Here are One Life & You 6 favourite sources of protein and their respective benefits
When you push through a tough a workout, your muscles are constantly challenged, and their fibers begin to break down and sustain damage. The process of repairing and rebuilding those fibers, called muscle protein synthesis, uses amino acids from protein to encourage healthy recovery and muscular growth.
The dietary reference intake of proteins for women is around 0.8-1 grams of protein per pound of bodyweight daily. If you’re exercising regularly, aim higher—between 1-1.5 grams of protein per pound of your bodyweight per day.
Protein content per 100g: 18g
This is the animal protein with one of the lowest saturated fat content⠀
Protein content per 100g: 30g
Tuna is a great source of proteins as well as omega-3 fatty acid, which helps prevent high blood pressure.
Cottage Cheese (fat free)
Protein content per 100g: 10g
Casein, is a slow-digesting nutrient. When consumed before bed, cottage cheese, which is high in protein, will allow your body to continuously burn more calories and boost your metabolism even while you are sleeping.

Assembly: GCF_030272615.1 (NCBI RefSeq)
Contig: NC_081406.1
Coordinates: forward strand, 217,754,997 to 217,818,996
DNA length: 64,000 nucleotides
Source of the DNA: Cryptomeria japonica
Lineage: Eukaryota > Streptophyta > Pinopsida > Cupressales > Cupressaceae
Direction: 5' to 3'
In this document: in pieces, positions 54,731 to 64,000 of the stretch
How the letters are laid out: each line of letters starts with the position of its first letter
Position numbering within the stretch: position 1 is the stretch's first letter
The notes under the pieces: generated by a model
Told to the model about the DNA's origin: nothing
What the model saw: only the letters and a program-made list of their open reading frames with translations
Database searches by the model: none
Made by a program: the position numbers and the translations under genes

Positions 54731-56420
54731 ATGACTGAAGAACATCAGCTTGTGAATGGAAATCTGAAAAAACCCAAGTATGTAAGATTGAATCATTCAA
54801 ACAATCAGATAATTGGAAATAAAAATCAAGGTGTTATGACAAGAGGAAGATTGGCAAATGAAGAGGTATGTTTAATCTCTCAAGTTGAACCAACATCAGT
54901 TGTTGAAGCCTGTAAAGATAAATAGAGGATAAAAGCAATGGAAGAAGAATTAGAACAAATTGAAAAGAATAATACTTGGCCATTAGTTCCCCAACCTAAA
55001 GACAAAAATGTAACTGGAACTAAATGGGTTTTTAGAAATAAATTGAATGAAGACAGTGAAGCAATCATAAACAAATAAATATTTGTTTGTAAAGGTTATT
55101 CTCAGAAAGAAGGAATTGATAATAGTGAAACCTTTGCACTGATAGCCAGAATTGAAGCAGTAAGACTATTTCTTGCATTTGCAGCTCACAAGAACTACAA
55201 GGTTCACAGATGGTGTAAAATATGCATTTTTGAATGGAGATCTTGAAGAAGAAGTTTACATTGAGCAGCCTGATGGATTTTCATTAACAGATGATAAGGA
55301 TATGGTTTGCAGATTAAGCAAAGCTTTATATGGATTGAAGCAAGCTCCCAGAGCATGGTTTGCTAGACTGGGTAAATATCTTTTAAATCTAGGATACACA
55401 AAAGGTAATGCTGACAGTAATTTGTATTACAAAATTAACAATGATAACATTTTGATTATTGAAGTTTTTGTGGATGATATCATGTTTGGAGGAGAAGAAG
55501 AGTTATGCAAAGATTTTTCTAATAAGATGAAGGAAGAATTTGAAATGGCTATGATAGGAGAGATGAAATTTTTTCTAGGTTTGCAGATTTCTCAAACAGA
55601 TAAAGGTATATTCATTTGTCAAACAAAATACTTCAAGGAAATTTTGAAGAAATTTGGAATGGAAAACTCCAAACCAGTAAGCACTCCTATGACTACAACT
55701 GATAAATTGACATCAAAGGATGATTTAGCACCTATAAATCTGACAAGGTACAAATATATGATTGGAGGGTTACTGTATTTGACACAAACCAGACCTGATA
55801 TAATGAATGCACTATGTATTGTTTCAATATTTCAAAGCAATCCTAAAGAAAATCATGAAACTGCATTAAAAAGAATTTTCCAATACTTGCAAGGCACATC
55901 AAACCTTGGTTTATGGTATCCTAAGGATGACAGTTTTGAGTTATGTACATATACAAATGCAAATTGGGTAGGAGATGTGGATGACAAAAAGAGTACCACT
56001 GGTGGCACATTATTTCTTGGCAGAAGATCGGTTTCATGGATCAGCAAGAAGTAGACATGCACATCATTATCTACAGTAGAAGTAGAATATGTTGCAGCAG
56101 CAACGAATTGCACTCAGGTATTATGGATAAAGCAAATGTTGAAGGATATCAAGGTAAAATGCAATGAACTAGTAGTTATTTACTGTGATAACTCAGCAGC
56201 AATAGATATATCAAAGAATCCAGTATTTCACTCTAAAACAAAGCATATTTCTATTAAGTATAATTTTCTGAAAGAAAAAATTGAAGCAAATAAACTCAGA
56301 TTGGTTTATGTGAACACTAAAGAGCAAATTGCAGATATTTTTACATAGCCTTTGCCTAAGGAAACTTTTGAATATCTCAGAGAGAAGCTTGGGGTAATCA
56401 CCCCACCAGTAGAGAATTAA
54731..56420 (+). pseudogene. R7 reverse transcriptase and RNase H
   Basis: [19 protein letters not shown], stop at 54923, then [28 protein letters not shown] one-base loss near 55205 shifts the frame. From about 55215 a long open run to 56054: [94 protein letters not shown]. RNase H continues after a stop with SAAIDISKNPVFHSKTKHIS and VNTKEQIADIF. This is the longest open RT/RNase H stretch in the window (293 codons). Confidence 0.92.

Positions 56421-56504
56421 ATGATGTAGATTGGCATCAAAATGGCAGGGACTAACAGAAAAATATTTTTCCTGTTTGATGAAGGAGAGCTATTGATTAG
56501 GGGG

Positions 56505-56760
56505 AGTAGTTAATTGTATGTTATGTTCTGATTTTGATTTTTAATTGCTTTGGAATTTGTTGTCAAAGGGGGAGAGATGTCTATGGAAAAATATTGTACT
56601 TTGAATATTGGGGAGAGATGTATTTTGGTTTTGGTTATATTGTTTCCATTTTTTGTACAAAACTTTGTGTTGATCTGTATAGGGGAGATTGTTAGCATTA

Protein content per 100g: 13g (11g for the white)
Calories: 147 (52 for the white)
Eggs are a very good source of high quality protein. More than half the protein of an egg is found in the egg white along with vitamin B2 and lower amounts of fat and cholesterol than the yolk. The whites are rich sources of selenium, vitamin D, B6, B12 and minerals such as zinc, iron and copper.
Protein content per 100g: 133g
Great source of lean, low fat protein. Also rich in selenium and phosphorus.
Protein content per 100g: 75
Increased protein synthesis, enhanced immune function and antioxidant activity, and excellent to consume around workout time due to its fast absorption rate. Isolates are the purest form of whey protein with no excess fat, cholesterol, or lactose.